Last week's New York Times article "Debating Just How Much Atrazine Is Safe In Your Water Glass" highlights the controversy surrounding the agri-chemical weed killer atrazine in our water supply. It's past time to acknowledge that the legal pollution in our water has unacceptable human consequences.
The increase in potency and variety of toxins interacting in our water should make each of us thirsty for the truth, and compel us to challenge the role and viability of achievable toxicity standards.
An ever-growing body of research demonstrates the need for concern (and ultimately action) over this issue. Most notably I find Dr. Tyrone Hayes's experience working for Ecorisk Inc., a consulting company to Syngenta, to be compelling. A professor of integrative biology, Hayes's work exposes the influence corporate interests can have over academic research, and definitively demonstrates the damaging effects of atrazine at low exposure levels. His findings are clear: frogs, who exhibit the same reproductive hormone vulnerability as humans, experience retarded gonadal development and hermaphroditism when exposed to low levels of atrazine.
A study published this spring by a team of doctors and medical researchers in South Korea was inspired by the overlap of areas in the United States where atrazine is frequently used with areas of prevalent obesity. Their findings illustrate an increase in mitochondrial damage and insulin resistance when exposed to low levels of atrazine in drinking water. Without altering food intake or exercise, the rats tested experienced decreased metabolic rates, increased body weight and intra-abdominal fat, suggesting it is not just our food choices that are problematic.
Looking deeper into the issue, Dr.Warren Porter, professor of zoology and environmental toxicology, emphasizes the discord between the reality of your body's response to exposure and the way in which synthetic chemicals are regulated. Policy is outlined on the principle that higher levels of exposure result in higher levels of damage, i.e. "the dose makes the poison." Yet science indicates that a bell-shaped dose response, where very low levels of exposure at particular stages of human development result in drastic developmental damage, better exemplifies our reaction to exposure.
Even atrazine's advocates do not deny the toxicity of the chemical outright -- it is, in fact, a substance created to kill. Proponents downplay its hazard to human health by contending that known exposure levels are safe. Some scientists support the industry viewpoint, which is summarized by Syngenta in the Times article: "the evidence is overwhelming that atrazine does not cause adverse health effects at levels to which people are normally exposed." What level is that? No one knows for sure. The EPA has been ineffective at monitoring and regulating the low levels of exposure that Hayes and Porter found significant. In fact, allowing the use of atrazine, a proven endocrine disruptor, based on "acceptable levels of exposure," fails to protect the health of the environment and people.
Synergistic Exposure and Bioaccumulation: What Is Not Measured
So what's behind these conflicting risk assessments of this widely used agri-chemical?
The EPA standard of acceptable levels of exposure neglects the synergistic, exponential interaction of repeated and multi-sourced exposure. Atrazine, like other endocrine disruptors, concentrates in the fatty tissue of animals. As tertiary consumers we are not only exposed to pollutants in our water supply, but to high concentrations in our food supply due, in part, to biomagnification. Sitting at the top of the food chain, we consume the highest concentrations of toxins. When have fish for dinner, we are also eating every meal of insects and smaller fish that our dinner had to eat. While our bodies may be able to remove the toxins from a small amount of exposure, our bodies are not equipped to clean the exponentially accumulated toxins from our food. The end result is a toxic load greater than our bodies are designed to handle. We need to re-evaluate the false sense of security that a "safe level of exposure" provides.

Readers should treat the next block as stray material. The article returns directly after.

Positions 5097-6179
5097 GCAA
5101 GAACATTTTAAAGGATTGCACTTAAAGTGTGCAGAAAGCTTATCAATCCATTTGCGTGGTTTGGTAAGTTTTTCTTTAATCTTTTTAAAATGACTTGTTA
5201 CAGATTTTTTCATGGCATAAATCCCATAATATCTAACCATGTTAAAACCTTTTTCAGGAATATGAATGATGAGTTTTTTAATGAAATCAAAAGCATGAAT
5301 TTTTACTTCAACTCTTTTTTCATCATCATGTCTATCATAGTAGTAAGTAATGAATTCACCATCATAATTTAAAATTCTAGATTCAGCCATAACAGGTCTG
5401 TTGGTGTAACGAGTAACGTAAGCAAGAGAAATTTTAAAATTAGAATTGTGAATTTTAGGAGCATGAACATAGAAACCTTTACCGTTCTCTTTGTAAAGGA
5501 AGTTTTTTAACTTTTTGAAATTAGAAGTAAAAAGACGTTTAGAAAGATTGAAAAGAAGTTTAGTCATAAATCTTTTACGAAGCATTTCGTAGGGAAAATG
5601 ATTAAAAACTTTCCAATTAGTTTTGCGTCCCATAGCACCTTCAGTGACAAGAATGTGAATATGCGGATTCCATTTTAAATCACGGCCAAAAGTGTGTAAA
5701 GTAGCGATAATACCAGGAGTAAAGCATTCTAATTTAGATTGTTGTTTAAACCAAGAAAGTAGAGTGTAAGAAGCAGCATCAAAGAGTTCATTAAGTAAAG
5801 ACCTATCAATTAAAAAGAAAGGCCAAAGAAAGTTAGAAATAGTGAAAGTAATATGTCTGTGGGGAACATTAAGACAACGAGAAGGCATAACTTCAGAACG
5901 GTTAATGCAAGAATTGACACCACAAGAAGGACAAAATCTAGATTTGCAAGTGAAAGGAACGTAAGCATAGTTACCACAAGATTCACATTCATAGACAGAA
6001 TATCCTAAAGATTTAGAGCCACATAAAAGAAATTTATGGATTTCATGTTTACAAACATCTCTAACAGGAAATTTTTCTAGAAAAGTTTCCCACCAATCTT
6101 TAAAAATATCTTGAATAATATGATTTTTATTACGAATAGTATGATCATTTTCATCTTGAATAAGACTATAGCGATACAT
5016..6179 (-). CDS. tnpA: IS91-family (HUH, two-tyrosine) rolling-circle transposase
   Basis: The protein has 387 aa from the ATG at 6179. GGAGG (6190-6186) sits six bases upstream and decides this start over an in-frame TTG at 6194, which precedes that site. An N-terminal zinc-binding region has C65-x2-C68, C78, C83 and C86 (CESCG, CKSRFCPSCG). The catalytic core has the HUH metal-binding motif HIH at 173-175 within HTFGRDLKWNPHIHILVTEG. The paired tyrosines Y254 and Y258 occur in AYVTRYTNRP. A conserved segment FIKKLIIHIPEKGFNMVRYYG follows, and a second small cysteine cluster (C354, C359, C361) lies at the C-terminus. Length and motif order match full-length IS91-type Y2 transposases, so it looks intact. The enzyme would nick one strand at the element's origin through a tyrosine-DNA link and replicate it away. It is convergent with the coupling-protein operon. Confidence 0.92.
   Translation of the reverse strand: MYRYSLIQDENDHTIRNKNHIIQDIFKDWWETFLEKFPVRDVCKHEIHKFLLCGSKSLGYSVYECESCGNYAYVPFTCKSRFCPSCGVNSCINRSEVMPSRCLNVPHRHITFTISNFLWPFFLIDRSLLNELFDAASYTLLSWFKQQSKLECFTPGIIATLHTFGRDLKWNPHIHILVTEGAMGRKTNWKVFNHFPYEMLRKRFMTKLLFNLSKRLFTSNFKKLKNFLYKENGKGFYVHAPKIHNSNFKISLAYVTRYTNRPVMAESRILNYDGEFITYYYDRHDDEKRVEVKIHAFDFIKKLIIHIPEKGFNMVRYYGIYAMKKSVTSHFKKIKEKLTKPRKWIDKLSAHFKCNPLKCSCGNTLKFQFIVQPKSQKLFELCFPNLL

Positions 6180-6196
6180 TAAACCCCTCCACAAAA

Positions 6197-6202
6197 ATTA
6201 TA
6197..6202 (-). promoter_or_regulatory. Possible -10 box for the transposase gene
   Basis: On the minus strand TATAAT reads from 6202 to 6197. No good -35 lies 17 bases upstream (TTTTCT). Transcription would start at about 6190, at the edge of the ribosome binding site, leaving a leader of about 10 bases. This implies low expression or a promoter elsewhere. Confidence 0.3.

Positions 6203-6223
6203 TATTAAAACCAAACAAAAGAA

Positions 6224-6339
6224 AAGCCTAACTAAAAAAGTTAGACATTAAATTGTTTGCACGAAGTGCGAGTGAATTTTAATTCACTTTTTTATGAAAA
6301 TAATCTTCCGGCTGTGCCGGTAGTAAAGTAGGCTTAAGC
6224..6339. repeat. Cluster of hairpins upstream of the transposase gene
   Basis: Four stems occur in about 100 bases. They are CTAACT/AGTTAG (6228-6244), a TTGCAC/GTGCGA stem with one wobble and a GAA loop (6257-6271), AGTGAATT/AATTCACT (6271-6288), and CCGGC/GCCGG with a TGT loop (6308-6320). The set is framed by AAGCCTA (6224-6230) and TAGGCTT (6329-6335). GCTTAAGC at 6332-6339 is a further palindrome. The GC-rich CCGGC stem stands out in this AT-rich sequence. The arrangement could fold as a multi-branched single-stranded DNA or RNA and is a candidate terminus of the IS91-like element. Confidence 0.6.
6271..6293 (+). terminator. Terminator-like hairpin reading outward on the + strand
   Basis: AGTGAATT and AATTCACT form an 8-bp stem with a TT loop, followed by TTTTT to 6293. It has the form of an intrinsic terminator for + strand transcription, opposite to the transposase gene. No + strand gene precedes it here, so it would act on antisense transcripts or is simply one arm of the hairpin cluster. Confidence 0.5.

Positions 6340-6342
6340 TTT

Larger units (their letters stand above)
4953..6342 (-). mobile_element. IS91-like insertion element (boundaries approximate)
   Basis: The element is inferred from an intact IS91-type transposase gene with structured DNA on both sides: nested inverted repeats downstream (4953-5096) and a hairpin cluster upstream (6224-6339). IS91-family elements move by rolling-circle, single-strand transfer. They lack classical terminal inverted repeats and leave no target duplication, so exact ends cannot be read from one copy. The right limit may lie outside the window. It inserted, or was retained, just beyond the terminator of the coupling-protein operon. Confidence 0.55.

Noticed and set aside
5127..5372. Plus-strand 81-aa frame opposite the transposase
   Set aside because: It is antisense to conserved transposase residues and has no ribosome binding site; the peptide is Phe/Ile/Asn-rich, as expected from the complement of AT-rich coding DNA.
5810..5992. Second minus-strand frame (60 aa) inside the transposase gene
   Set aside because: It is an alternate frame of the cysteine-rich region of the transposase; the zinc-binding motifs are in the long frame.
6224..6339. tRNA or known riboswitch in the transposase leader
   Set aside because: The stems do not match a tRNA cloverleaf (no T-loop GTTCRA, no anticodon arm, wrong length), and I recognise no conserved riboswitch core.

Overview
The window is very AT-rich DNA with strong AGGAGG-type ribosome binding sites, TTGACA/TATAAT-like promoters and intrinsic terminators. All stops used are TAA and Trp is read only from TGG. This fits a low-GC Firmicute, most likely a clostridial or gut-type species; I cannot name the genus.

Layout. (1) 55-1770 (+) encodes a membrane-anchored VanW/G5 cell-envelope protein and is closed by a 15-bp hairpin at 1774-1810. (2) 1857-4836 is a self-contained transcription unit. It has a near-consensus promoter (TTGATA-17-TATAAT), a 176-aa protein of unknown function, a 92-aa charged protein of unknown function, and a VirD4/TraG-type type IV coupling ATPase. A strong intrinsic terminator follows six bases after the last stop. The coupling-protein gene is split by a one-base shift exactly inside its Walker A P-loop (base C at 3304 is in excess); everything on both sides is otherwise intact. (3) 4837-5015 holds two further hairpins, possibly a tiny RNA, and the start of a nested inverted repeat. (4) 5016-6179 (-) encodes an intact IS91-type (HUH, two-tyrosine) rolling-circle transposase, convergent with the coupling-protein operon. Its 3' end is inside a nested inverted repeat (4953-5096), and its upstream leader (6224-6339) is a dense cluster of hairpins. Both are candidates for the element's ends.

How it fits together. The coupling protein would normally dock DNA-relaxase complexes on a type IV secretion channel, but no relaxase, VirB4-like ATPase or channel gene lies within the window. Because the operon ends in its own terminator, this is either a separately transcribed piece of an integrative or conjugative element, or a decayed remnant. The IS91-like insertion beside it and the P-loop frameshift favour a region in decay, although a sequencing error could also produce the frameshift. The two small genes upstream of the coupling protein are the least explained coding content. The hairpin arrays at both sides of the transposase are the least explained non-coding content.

After Atrazine: Economic Viability
Removing atrazine from the market is a legitimate option, despite claims to the contrary about agriculture's dependency on atrazine to protect corn yields. In 1991, both Germany and Italy terminated the use of atrazine and found no decrease in corn yields or harvested area. The USDA estimates that corn yields here would decrease by about 1%, if farmers did nothing new to manage weeds.
Many farmers, scientists, public leaders and even the chemical companies know that eliminating toxins from our farms entirely does work. Research here at the Rodale Institute's Farming Systems Trial (FST) has shown that organically-grown corn and soybeans outperform crops grown with synthetic fertilizers and pesticides by 30% and 50%, respectively, in drought years, and yield just as much as chemically-dependent crops in normal years. Moreover, a 2003 review of U.S. studies between 1985 and 1993 reported that yields and overall economic returns in organic farming systems were equal to, or higher than, those from chemically-dependent systems.
Given the ineffectiveness of EPA regulation, neglect of standards to encompass synergistic interactions, and the viability of removing atrazine from the market, agricultural and food safety leaders need to take the reasonable step of following the precautionary principle until we can address the risks.
The difficulty in monitoring and regulating atrazine use shows why we must continue to challenge toxicity standards and their illusory guarantee of safety. Quickly phasing out atrazine will reduce the amount of this toxin accumulating in our soils, our water, and our bodies.
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